By the third day of negotiating with his son’s kidnappers, Rasul Amoore had sold his car, withdrawn his bank savings and borrowed money from his siblings and friends to raise funds for the 6-year-old’s release.
Even then he was able to gather only $8,000 of the $50,000 demanded by Ahmed’s captors. The kidnappers eventually dropped their ransom to $20,000 — still more than twice the amount at the disposal of Amoore — after the confectionery shop owner in east Baghdad pleaded that their information about his supposed wealth was untrue.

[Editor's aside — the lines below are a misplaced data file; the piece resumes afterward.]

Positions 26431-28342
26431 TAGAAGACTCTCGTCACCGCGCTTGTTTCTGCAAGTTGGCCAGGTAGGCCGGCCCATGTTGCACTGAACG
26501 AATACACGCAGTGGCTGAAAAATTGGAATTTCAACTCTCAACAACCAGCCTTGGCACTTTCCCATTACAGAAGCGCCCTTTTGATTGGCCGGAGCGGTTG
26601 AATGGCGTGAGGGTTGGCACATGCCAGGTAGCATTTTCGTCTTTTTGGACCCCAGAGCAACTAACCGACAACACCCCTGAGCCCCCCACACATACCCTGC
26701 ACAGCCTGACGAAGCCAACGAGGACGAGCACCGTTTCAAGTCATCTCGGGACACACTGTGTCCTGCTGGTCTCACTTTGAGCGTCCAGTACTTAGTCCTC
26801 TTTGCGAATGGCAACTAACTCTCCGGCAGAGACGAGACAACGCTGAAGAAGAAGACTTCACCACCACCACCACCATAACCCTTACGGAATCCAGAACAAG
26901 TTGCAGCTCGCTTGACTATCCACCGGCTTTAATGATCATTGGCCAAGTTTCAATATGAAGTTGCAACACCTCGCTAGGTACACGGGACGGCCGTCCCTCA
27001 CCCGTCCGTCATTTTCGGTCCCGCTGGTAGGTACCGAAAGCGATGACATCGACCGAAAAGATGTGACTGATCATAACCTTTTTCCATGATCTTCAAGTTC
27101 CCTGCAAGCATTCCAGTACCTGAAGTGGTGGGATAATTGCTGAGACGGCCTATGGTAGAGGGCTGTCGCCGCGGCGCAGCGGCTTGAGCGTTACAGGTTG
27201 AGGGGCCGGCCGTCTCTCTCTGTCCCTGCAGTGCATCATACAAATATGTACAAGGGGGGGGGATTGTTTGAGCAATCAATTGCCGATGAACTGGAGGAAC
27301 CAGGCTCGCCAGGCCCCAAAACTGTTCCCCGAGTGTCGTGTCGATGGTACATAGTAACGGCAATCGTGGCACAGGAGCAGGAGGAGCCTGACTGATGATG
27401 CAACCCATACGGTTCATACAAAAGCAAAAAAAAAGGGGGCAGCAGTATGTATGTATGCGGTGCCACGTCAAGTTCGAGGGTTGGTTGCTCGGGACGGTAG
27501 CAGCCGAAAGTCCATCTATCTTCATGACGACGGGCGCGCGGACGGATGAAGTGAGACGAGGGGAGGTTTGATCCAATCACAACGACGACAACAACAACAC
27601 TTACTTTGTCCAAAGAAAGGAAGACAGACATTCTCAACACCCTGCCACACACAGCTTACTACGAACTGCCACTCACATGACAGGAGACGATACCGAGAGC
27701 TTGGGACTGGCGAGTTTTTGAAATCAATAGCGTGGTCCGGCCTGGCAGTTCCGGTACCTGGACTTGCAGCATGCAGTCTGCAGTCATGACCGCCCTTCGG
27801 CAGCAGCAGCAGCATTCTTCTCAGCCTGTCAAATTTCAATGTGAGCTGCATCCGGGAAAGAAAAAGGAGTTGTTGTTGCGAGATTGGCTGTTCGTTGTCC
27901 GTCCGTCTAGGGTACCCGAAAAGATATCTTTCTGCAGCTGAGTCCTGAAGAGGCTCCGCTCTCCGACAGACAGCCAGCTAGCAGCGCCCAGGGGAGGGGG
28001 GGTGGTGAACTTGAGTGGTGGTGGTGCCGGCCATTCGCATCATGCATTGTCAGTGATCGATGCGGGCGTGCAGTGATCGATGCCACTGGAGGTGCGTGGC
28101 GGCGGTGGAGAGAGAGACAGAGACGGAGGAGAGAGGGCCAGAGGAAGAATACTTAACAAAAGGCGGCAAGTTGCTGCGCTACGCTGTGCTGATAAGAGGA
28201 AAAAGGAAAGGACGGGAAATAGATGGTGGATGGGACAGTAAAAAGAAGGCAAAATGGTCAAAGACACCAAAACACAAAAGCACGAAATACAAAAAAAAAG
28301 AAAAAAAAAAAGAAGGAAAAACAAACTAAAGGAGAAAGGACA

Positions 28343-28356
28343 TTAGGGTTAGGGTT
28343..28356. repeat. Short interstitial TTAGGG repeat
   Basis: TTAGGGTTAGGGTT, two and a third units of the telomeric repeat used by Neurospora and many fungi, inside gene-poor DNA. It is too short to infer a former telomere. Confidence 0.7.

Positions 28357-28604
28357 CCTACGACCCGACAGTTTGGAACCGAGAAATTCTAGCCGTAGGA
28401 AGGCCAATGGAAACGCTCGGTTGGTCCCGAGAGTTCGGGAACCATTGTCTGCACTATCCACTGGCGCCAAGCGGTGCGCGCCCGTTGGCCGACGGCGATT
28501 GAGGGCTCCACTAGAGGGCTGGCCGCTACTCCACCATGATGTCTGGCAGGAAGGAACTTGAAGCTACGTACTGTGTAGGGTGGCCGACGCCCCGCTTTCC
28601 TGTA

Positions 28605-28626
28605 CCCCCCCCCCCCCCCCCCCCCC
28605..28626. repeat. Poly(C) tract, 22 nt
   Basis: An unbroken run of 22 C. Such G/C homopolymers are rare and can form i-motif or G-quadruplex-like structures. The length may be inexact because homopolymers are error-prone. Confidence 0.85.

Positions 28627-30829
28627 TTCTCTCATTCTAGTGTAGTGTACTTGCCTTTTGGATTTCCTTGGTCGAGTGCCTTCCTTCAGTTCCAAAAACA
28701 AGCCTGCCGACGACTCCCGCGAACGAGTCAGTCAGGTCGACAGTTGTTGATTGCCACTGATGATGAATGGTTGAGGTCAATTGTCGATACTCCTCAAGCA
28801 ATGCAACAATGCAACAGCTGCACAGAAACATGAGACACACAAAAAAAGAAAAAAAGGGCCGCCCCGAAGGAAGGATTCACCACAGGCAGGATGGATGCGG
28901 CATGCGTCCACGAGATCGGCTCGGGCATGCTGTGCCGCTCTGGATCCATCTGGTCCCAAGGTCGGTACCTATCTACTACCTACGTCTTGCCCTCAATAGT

Amoore, angered and mentally tormented by the kidnappers, decided to gamble with his son’s life.
"Just kill him," said the father of four during a heated telephone negotiation with the lead captor. "Just kill him and I’ll consider that I’ve given his soul as a gift to God."
Four hours later the kidnappers released Ahmed unharmed, but only after receiving $10,000.
Kidnapping has overtaken burglaries, robberies, car theft and other crimes to become the biggest criminal activity in many areas of Baghdad. Insurgents and gangsters are increasingly using abducted children to raise funds for terrorism operations and personal wealth.